BTIG, a research and analysis company, looked at new home sales from 1963 through 2019 in their report titled One House, Two House, Red House, Blue House. They noted that in non-presidential years, there is a -9.8% decrease in November compared to October. This is the normal seasonality of the market, with a slowdown in activity that’s usually seen in fall and winter.
However, it also revealed that in presidential election years, the typical drop increases to -15%. The report explains why:
“This may indicate that potential homebuyers may become more cautious in the face of national election uncertainty.”
Are those sales lost forever?
No. BTIG determined:
“This caution is temporary, and ultimately results in deferred sales, as the economy, jobs, interest rates and consumer confidence all have far more meaningful roles in the home purchase decision than a Presidential election result in the months that follow.”
In a separate study done by Meyers Research & Zonda, Ali Wolf, Chief Economist, agrees that those purchases are just delayed until after the election:
“History suggests that the slowdown is largely concentrated in the month of November. In fact, the year after a presidential election is the best of the four-year cycle. This suggests that demand for new housing is not lost because of election uncertainty, rather it gets pushed out to the following year.”
Will it matter who is elected?
To some degree, but not in the overall number of home sales. As mentioned above, consumer confidence plays a significant role in a family’s desire to buy a home. How may consumer confidence impact the housing market post-election? The BTIG report covered that as well:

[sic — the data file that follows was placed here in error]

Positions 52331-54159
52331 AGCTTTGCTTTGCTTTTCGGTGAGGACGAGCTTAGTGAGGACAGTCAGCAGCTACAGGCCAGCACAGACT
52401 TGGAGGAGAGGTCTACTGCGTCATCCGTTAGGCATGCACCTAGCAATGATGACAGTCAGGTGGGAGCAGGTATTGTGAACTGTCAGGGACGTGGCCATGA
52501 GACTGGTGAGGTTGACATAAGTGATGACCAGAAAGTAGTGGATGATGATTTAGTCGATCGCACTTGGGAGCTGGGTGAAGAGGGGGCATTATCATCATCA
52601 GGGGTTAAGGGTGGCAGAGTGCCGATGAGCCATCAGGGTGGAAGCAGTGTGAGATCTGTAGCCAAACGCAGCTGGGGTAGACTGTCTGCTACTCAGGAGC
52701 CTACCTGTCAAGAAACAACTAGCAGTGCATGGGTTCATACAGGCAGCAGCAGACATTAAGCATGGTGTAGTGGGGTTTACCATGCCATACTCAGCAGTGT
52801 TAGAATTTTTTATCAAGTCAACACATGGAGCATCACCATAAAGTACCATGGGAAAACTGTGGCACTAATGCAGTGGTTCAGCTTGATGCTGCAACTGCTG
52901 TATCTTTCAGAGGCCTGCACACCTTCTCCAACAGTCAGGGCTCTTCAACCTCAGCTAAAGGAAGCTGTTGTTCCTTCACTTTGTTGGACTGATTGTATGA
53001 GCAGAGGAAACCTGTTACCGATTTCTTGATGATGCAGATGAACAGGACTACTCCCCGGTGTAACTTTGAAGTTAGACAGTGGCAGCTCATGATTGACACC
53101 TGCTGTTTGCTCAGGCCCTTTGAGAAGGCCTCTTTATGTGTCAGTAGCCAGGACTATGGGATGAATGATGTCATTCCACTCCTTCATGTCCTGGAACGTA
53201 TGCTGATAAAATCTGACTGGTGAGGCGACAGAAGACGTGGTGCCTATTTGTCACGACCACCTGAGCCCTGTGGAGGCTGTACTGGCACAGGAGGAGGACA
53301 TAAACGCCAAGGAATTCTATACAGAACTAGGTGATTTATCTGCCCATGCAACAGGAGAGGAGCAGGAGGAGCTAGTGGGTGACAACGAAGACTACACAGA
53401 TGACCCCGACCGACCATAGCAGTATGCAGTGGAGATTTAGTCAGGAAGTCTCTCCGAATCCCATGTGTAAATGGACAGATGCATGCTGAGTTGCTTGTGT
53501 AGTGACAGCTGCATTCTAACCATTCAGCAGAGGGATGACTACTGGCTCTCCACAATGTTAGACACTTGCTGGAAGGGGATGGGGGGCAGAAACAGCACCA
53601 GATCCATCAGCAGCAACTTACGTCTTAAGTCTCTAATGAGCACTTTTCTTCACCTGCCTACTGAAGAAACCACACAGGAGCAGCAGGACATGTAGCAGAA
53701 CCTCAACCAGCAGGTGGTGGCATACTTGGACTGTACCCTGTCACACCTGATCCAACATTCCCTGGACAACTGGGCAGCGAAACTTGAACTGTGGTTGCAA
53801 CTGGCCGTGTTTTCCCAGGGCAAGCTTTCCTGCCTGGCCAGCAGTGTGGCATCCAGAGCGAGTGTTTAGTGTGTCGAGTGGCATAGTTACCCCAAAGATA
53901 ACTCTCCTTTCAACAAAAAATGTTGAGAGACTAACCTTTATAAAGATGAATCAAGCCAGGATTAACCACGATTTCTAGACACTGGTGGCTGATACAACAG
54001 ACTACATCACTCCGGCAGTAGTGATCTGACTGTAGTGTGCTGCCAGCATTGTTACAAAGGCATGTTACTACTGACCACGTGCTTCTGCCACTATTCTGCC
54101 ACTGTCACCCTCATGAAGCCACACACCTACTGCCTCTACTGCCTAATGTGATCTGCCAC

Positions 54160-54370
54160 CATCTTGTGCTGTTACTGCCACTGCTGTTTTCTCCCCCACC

“A change in administration might benefit trailing blue county housing dynamics. The re-election of President Trump could continue to propel red county outperformance.”
Again, overall sales should not be impacted in a significant way.
If mortgage rates remain near all-time lows, the economy continues to recover, and unemployment continues to decrease, the real estate market should remain strong up to and past the election.
So far, it’s been quite a ride this year, and our nation has truly seen its fair share of hurdles. From COVID-19 to record unemployment and then the resulting recession, just to name a few, the second quarter of 2020 has had more than a few challenges. Amidst the many roadblocks, however, the U.S. homeownership rate rose again, signaling great strength in the recovery of the housing market and an indication that even in a time of crisis, Americans still feel confident about buying a home.
“The homeownership rate of 67.9 percent was 3.8 percentage points higher than the rate in the second quarter 2019 (64.1 percent) and 2.6 percentage points higher than the rate in the first quarter 2020 (65.3 percent).”
The increase is also represented by race and ethnicity of the householder:There are many reasons why the homeownership rate in this country is rising, and one of the key factors is historically-low mortgage rates. Rates hovering at all-time lows are helping to drive affordability and enabling more potential homeowners to enter the market today. According to Ralph McLaughlin, Chief Economist for Haus: